Social Sciences ------------------------------------------------------
Research Lead: Dr. John Sokolowski

Social scientists work closely with traditional methods of modeling such as statistical modeling - a method for the discovery and interpretation of patterns in large numbers of events; formal modeling - a method that provides a rigorous analytic specification of the choices actors can make and how those choices interact to produce outcomes, and agent-based modeling, a method allowing for the observation of aggregate behaviors that emerge from the interactions of large numbers of autonomous actors. VMASC's Social Sciences research facilitates research opportunities between M&S researchers at VMASC and liberal arts faculty as a way to enhance social sciences traditional modeling and analysis capacity. This is done by integrating modeling, simulation, and visualization as a tool to expand and communicate qualitative data.

Engaging modeling and simulation into an empirical analysis allows one to better understand the "what happened" and to explore the "what if." Social Scientists are integral to solving complex problems as more and more emphasis is being placed on modeling qualitative analysis alongside the quantitative data. This is important to fully grasp the history, culture, politics, economics, and social mores of a society. To do this, one must integrate various applications of modeling, simulation, and visualization into the research as a way to expand and communicate the qualitative analysis of the subject area and provide a much denser schematic for the model.

M&S Interoperability ------------------------------------------------------
Research Lead: Dr. Saikou Diallo

This track focuses on the development and application of theories and methodologies in order to solve interoperability problems that cut across M&S domains. The track works closely with professionals in industry, government and academia in order to apply theoretical findings into products that reach a wide user base.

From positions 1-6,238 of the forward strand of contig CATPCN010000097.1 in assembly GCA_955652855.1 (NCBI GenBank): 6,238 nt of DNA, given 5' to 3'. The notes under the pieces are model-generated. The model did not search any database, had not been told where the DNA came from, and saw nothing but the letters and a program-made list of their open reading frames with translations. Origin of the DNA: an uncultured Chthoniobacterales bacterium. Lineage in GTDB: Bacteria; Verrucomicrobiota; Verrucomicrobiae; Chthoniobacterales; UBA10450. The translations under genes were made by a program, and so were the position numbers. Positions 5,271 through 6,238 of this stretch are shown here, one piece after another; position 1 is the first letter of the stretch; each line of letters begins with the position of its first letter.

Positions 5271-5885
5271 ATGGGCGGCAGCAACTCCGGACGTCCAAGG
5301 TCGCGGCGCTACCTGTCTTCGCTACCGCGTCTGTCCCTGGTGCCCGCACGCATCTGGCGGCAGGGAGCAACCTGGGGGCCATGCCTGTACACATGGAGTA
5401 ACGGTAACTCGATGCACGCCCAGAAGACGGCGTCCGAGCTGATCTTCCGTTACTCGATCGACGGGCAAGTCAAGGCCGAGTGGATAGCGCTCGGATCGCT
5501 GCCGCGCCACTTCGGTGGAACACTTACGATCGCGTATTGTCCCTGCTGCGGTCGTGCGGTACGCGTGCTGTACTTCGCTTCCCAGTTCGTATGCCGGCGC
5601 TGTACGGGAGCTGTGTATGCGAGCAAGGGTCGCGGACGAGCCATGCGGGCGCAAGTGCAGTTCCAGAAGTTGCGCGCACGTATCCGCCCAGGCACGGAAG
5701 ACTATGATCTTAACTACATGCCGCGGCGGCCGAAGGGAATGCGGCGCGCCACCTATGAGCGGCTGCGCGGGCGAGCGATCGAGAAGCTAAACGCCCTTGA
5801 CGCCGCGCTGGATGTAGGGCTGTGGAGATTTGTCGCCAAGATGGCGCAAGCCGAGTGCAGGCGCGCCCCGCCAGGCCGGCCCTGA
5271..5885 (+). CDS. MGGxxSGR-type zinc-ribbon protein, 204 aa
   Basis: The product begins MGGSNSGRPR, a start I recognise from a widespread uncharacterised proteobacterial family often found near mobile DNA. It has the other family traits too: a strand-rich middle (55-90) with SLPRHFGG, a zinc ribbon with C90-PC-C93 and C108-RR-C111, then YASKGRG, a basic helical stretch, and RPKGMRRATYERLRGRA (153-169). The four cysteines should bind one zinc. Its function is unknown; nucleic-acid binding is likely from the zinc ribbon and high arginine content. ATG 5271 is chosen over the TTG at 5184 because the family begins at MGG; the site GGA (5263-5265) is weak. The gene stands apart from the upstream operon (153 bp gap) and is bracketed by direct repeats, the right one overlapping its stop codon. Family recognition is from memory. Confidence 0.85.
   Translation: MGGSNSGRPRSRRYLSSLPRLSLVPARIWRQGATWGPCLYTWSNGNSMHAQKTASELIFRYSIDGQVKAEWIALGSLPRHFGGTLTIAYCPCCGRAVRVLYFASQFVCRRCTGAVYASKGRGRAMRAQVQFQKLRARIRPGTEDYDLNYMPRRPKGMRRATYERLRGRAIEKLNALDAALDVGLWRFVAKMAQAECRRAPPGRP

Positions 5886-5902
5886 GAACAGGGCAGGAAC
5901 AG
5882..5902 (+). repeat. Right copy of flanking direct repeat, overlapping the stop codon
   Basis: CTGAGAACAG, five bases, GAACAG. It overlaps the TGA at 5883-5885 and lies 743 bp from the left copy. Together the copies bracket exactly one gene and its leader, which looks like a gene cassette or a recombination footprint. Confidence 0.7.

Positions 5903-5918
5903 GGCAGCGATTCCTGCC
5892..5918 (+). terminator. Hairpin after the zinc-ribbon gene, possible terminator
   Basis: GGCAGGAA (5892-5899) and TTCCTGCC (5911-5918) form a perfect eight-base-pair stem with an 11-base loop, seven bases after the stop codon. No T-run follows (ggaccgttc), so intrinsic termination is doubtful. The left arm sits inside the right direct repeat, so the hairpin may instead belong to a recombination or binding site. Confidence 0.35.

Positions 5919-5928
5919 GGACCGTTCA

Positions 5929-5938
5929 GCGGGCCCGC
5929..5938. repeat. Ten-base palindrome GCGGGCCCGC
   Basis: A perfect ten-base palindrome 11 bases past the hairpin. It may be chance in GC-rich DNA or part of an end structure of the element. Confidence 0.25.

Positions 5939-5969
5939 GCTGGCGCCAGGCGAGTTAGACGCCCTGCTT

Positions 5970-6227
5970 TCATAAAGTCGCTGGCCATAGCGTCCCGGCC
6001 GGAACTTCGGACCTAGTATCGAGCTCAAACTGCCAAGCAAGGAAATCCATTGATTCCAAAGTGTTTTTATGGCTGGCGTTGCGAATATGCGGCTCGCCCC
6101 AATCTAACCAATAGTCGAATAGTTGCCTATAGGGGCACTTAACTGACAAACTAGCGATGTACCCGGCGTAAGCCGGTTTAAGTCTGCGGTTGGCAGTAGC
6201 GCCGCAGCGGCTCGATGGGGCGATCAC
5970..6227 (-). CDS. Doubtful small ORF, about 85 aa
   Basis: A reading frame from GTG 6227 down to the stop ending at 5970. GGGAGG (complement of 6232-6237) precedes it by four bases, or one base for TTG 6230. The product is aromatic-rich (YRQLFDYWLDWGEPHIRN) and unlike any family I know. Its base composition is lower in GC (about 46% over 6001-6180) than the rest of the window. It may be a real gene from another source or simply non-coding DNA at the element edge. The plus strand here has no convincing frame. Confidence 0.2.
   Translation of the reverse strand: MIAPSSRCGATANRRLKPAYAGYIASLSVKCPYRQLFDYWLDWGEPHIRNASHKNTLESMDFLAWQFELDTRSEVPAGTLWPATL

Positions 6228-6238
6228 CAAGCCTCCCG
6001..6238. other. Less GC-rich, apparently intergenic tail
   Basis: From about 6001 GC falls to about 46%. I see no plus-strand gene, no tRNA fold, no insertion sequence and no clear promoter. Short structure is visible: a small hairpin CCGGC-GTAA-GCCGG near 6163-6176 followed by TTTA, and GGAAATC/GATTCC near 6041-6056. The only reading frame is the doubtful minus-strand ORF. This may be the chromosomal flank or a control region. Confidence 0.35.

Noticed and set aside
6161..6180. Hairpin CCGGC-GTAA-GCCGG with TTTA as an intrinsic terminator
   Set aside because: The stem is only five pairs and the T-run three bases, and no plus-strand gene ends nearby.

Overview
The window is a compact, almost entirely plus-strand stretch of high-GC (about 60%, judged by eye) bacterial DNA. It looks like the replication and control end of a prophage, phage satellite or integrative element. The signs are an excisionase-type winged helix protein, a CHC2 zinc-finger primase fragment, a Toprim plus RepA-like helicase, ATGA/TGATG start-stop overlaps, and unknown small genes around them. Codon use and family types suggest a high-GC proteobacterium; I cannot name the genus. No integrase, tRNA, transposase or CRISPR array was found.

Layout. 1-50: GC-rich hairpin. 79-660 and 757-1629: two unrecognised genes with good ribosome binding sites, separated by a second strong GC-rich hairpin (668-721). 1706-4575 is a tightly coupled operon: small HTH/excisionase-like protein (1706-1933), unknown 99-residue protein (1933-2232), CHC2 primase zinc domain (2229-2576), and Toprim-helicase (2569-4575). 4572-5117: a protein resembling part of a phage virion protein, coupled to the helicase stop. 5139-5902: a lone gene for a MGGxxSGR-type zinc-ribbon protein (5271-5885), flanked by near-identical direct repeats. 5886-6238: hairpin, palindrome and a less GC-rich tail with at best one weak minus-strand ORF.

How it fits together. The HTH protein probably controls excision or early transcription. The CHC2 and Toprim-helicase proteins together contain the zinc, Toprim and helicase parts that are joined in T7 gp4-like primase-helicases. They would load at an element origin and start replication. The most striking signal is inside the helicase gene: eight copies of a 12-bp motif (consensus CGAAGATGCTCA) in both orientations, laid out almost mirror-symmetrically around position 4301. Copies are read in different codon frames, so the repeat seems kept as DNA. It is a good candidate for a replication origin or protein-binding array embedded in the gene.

The ability to connect heterogeneous systems remains a great challenge whether we are dealing with legacy systems or integrating new solutions into existing capabilities. This is especially true in Modeling and Simulation (M&S) because every model is a purposeful simplification of reality that addresses a given problem and interoperating M&S solutions requires solving issues ranging from the technical connectivity of simulations to the conceptual composition of models.

Medicine & Health Care ------------------------------------------------------
Research Lead: Dr. Andrea Parodi

The medical and health care modeling and simulation cluster has identified four areas in which we have expertise, specifically, the use of M&S for training, treatment, disease modeling, and the management of health care systems. The applied research area consists of researchers from VMASC and ODU, area universities and health care systems. We have identified problems effecting medicine and health care, in which we have interests to implement modeling and simulation. In the area of training, researchers at ODU have developed a fully immersive Virtual Operating Room outfitted with a simulated patient and both real and simulated instruments. The system is designed to provide training for members of surgical teams using both real and virtual team members. Researchers are also applying M&S knowledge and expertise to reduce errors and improve safety practices in the area of Labor and Delivery. Efforts have been aimed at improving the identification and presentation of critical events embedded in maternal-fetal heart rate tracings. In addition, M&S technology is being used to augment training with standardized patients (i.e., individuals who realistically portray patients used to teach and assess communication and other clinical skills). A stethoscope has been developed that allows the learner to hear abnormal heart and lung sounds when placed on a normal, healthy standardized patient.

The treatment focus area of the research focuses on using M&S for rehabilitation, for improving the diagnosis and treatment of orthopedic injuries and disorders and to optimize physical performance. Researchers at ODU are developing and validating a patient specific model of the hind foot that will be used to optimize treatment in foot and ankle injuries. Researchers are also using modeling and simulation to develop a physical performance prediction model that will be used to identify when additional physical training is necessary and what type of training is necessary for an individual to perform their job. Current applications to this model will be implemented in the military. Finally, our researchers have developed a virtual reality based rehabilitation system for the treatment of patients with hemipareis as a result of stroke. A pilot study has show improvements in all patients treated with this system.